Investing Summer School: Understanding the 5 Most Common Ways to Invest

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When it comes to investing for your future, it can be hard to overcome procrastination. But it's a lot easier than you might think to get started.

All this week, we're running a series on basic investing lessons, trying to give novices the information they need to invest their money and make it work harder for them. We opened Monday with the basics on finding ways to save more to put toward your investments.

Today, let's turn to some of the most popular investments that people choose, along with some tips on whether they're right for you and how to use them.

1. Mutual Funds.

Many investors start with mutual funds for a simple reason: They give you a well-diversified investment portfolio even if you only have a modest amount of money.

Mutual funds collect a big pool of money from many investors and then invest that money collectively, giving you shares that correspond to the amount you invested. You then share in the gains or losses of the fund's investments. There are all kinds of mutual funds -- ones that buy stocks, bonds, and many other investments, including ones that are focused solely on an industry or companies that operate in a particular country.

You can buy mutual fund shares in two ways, either directly from the company that manages the fund or through brokers that offer large menus with hundreds or even thousands of mutual funds.

Mutual funds are a great way to get started investing. Many funds allow you to buy shares at no upfront cost and with minimum investments of as little as $100 if you commit to an ongoing investment plan.

2. Stocks.

Investing in individual companies' stocks lets you sharpen your investing focus.

Shares of stock represent an ownership interest in a particular company, giving you the right to share in dividend payments and to vote on certain corporate matters, including naming a board of directors to run the company and approving big corporate events like mergers.

If the company's business performs well, the stock usually rises over the long run. But if the company struggles, then your shares can lose value.

Some companies offer their stock directly through direct investment programs, but most investors trade stocks using brokerage accounts. You'll pay commissions to buy and sell stocks, but discount brokers charge more modest amounts that make stock trading accessible even to those with limited funds to invest. But we recommend caution: Your odds of doing better picking stocks on your own than buying a good index fund aren't that high. (Here are a few reasons why.)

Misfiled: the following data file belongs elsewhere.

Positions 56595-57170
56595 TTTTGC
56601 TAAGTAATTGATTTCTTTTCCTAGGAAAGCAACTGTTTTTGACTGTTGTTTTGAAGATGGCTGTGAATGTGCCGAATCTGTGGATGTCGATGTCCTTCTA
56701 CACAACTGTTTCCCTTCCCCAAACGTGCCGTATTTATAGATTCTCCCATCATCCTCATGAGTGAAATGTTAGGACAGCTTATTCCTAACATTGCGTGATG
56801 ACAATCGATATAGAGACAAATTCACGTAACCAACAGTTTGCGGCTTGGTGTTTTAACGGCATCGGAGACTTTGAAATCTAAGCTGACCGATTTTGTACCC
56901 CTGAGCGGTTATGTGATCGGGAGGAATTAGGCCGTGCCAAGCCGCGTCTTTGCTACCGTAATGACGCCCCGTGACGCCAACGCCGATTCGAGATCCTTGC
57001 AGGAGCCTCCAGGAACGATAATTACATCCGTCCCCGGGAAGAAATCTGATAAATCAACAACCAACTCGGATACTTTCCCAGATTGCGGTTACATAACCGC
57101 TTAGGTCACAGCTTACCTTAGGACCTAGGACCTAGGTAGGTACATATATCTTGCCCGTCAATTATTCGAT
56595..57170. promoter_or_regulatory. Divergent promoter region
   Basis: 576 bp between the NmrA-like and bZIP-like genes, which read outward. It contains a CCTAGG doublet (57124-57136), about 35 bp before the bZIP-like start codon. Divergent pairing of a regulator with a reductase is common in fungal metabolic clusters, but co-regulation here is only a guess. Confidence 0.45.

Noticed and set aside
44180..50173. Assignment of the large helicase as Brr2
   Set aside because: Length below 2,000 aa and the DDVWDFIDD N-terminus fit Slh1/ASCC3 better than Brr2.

3. Bonds.

Investing in bonds also involves choosing specific companies and other bond issuers, but the investment relationship is different. With bonds, you lend money to the bond issuer in exchange for the promise of receiving interest payments periodically and having your investment repaid in full when the bond matures.

Bonds typically offer lower returns than stocks, but they also have less risk of total loss, as even if a company goes under and declares bankruptcy, bondholders are first in line to get paid, ahead of stock investors. Some issuers offer bonds directly, including the U.S. Treasury and major corporate issuers. For many bonds, though, you'll need a brokerage account to get access.

4. Exchange-Traded Funds.

ETFs are hybrids, combining aspects of mutual funds and stocks.

Like mutual funds, ETFs are pooled funds that hold many different underlying investments. Like stocks, though, ETFs trade through brokers on public stock exchanges throughout the day. By combining appealing traits of both stocks and mutual funds, ETFs have gained in popularity in recent years.

Brokers generally charge the same commissions for ETF trading that they do to buy and sell stocks. However, many brokers now have lineups of commission-free ETFs for their customers. The lack of commission can make a big difference in whether it makes sense to invest in ETFs or individual stocks, especially if you don't have huge amounts to invest.

5. Commodities.

Commodities are physical objects that have value, including everything from precious and industrial metals to agricultural and energy products. With some commodities -- especially gold and silver -- it's easy to take physical possession of the object. For others, most investors use alternative investments that don't require taking possession of the physical goods involved.

Depending on the type of commodity, brokerage accounts often allow access to commodity investing. Moreover, ETFs and specialty dealers can give you exposure to certain types of commodities.

Finding The Right Mix

Even though you should know about all of these investments, you don't need to invest in all of them.

For beginners, a basic mutual fund or ETF is likely the best entry point into investing. As you learn more and get more comfortable, branching out into individual stocks and bonds, as well as commodity investments, can help you round out your portfolio.

In our next lesson, we'll cover some basic strategies to help you decide how to divide your money among these different investment areas to come up with the best long-term results.

Dan Caplinger is a Motley Fool contributing writer and the author of The Motley Fool's brand-new special report, "Your Essential Guide to Start Investing Today." Sign up to receive your copy today -- it's absolutely free.

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